The word shock can describe several different situations. Medical shock happens when the body’s cells do not get enough oxygen-rich blood. It is not a disease but a result of an illness or injury.
A person may also feel shocked when they experience something unexpected. This shock is psychological and usually does not cause any medical problems.
Another type of shock is an electric shock, which occurs when a person sustains an injury as a result of exposure to electrical energy. Causes of an electric shock include faulty electrical equipment, lightning strikes, and contact with electricity and water.
Although many different problems can cause medical shock, its symptoms are often the same. Medical shock is always an emergency. Without treatment, shock may cause permanent organ damage or death.
There are four different types of medical shock. The name of each type describes how it causes a decrease in blood flow to the cells and tissues.
The four types are:
- Hypovolemic shock. Hypovolemia is a decreased volume of blood in the body, and it may happen if a person is bleeding heavily or becomes severely dehydrated. This type of shock is usually due to severe blood loss following a traumatic injury.
- Cardiac shock (also known as cardiogenic shock). This type of shock occurs when the heart is unable to pump enough blood. The causes of cardiac shock include a heart attack, heart failure, severe blood loss, or an injury to the chest that damages the heart.
- Obstructive shock. Obstructive shock happens when a blockage in the cardiovascular system, such as a pulmonary embolism, keeps blood from flowing to the body’s tissues and organs.
- Distributive shock (also known as vasodilatory shock). In distributive shock, fluid may collect between the cells of the organs, making it hard for the blood to reach the tissues. The most common causes of distributive shock include anaphylaxis, which is a severe allergic reaction, and sepsis. Poisoning or toxicity from drugs can also cause this type of shock.
Although medical shock has many different causes, its symptoms are generally the same. The symptoms are a result of the body’s organs and tissues not getting enough oxygen.
Signs and symptoms of shock include:
If a person is in shock, the first step is to call 911 or the local emergency number, even if the symptoms are mild.
While waiting for the medical team, people can assist by:
- helping the person lie down and elevate their feet, if possible
- avoiding moving the person if they may have injured their head, neck, or back
- performing first aid on injuries if necessary
- keeping the person warm with a blanket or coat
- refraining from giving the person food or drink
- checking for breathing and a pulse at least every 5 minutes (if the person is not breathing, a trained person can perform cardiopulmonary resuscitation (CPR))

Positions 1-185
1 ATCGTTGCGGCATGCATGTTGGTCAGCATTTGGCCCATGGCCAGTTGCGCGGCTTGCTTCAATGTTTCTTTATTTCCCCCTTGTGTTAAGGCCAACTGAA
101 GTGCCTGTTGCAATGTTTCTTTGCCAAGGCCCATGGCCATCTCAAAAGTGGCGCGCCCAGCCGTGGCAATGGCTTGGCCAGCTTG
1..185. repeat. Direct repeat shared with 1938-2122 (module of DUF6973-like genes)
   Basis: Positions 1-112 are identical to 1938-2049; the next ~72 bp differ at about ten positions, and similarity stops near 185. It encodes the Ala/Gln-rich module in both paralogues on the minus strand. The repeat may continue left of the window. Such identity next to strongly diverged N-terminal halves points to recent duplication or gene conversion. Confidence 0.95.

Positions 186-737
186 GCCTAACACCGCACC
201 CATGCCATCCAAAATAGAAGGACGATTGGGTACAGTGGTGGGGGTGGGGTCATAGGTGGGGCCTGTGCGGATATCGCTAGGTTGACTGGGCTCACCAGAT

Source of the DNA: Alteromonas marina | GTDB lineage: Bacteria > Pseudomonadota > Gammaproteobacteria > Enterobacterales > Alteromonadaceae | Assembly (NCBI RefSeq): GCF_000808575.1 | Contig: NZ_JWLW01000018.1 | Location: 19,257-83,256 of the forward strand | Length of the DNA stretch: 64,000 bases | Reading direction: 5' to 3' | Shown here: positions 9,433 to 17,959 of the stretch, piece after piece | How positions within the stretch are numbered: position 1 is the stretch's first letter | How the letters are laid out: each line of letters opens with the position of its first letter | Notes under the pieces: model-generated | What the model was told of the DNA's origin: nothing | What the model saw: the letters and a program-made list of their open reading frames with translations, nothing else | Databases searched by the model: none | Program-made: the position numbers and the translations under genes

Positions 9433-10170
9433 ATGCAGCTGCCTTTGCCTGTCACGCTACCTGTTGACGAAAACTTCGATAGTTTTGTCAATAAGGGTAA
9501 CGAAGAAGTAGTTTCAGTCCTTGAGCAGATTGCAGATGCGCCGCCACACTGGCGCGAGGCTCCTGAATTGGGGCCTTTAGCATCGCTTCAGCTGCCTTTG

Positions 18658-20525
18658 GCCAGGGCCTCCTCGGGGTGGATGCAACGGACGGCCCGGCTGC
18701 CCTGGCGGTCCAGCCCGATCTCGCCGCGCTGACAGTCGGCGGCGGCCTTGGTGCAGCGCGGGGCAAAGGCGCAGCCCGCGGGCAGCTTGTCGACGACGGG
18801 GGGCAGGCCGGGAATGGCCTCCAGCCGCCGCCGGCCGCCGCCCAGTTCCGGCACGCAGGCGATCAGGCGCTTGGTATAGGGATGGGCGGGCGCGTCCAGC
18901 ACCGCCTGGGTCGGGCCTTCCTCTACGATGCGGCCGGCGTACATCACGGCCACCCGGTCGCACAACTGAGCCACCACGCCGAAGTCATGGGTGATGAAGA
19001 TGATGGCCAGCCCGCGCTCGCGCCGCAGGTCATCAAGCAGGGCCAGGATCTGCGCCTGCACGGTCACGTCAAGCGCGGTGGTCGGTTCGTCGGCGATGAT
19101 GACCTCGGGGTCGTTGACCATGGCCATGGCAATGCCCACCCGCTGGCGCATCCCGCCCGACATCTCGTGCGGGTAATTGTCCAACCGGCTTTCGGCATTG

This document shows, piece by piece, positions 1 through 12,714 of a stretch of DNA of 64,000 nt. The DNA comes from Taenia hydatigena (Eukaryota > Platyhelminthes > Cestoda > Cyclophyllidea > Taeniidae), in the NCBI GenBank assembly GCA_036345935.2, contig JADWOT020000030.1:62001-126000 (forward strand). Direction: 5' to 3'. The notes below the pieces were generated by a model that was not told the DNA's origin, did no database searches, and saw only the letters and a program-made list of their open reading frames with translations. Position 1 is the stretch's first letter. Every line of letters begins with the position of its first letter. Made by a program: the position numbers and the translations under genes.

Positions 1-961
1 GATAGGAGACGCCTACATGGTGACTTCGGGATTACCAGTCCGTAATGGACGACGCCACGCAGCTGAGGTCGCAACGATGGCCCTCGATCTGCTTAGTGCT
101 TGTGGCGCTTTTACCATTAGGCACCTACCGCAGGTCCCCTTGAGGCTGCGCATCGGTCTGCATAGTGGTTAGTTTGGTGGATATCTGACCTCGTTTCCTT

- turning the person on their side if they are choking or vomiting
Medical professionals often recognize shock because of its characteristic signs, including low blood pressure.
The treatment for shock will vary based on the underlying cause. For instance, a person experiencing anaphylaxis may need a shot of epinephrine, which can treat severe allergic reactions.
If a person has sepsis, they may need antibiotics, oxygen, and intravenous (IV) fluids.
People with hypovolemic shock may need a blood transfusion and IV fluids. Doctors may start blood transfusions or other measures to help restore proper blood flow, even if they do not know the underlying cause.
The medical team may run various tests to determine the cause of shock, including:
- blood tests
- urine tests
- CT scans
After a person receives treatment for shock, a doctor may help them put a follow-up plan in place to help prevent another event. Some examples include:
- People who have cardiogenic shock due to a blood clot may need additional treatment to break up the clot.
- A person who went into anaphylactic shock may need to carry epinephrine or other medications to help stop allergic reactions. They will also need to avoid contact with allergens in the future.
- A person who had a heart attack may require lifestyle changes and medications to help reduce the chances of another heart attack.
It can take some time to recover from any type of medical shock. Shock can cause fatigue, muscle aches, and trouble with strength or mental function. Sometimes, these effects are long lasting.
People may need rehabilitation, either in the hospital or in another facility. They may also need help with tasks at home as they recover.
After septic shock, some people experience lingering side effects, such as pain or trouble concentrating or remembering things. Depression or anxiety may also occur. Talking to a doctor about these effects can help during recovery.